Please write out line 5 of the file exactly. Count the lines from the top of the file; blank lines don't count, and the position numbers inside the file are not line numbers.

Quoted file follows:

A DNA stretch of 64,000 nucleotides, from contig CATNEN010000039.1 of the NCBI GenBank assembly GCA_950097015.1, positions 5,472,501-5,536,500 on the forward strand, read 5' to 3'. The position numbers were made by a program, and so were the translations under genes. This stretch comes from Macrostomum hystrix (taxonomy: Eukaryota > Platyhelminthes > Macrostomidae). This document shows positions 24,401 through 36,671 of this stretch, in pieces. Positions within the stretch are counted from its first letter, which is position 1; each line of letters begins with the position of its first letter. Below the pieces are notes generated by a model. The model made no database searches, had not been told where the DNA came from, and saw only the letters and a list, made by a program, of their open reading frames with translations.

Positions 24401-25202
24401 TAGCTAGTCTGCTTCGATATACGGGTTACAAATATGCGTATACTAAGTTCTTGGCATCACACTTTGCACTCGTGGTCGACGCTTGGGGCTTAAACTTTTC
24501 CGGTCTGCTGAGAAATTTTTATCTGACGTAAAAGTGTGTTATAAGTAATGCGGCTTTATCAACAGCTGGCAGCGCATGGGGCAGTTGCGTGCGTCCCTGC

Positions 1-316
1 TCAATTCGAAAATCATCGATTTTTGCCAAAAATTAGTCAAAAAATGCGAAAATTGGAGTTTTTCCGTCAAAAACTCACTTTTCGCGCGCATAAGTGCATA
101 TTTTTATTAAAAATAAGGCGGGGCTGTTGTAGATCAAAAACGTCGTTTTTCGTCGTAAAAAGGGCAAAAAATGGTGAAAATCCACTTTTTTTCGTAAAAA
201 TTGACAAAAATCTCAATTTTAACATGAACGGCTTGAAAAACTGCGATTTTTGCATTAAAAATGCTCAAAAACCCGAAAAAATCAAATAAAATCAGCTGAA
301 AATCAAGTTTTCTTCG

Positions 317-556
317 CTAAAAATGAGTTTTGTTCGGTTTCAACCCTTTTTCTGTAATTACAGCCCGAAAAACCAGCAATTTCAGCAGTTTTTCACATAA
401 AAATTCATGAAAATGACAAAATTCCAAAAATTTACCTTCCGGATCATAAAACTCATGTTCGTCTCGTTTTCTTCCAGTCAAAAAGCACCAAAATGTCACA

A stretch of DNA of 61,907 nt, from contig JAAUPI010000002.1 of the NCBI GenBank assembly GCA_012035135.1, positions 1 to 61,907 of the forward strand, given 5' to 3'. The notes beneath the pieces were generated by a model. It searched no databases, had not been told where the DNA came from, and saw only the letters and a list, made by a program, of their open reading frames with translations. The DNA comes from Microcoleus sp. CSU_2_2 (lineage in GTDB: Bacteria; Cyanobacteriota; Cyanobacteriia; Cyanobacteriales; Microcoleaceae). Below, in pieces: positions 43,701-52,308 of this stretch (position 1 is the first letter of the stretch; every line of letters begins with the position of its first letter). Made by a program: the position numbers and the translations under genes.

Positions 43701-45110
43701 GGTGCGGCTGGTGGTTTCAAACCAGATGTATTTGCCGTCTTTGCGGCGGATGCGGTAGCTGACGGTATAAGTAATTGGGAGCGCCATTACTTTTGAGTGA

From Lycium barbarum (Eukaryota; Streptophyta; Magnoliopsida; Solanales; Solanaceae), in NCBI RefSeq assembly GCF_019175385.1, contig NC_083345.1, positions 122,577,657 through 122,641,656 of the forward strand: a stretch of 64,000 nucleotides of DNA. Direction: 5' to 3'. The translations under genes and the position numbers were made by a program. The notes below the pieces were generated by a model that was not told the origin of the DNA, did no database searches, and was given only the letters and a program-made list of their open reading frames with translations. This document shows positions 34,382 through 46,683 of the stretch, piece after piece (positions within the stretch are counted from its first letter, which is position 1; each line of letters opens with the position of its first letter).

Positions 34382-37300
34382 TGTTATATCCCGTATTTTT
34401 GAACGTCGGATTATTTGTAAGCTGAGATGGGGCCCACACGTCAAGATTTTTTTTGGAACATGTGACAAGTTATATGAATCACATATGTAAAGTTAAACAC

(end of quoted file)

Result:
Positions 1-316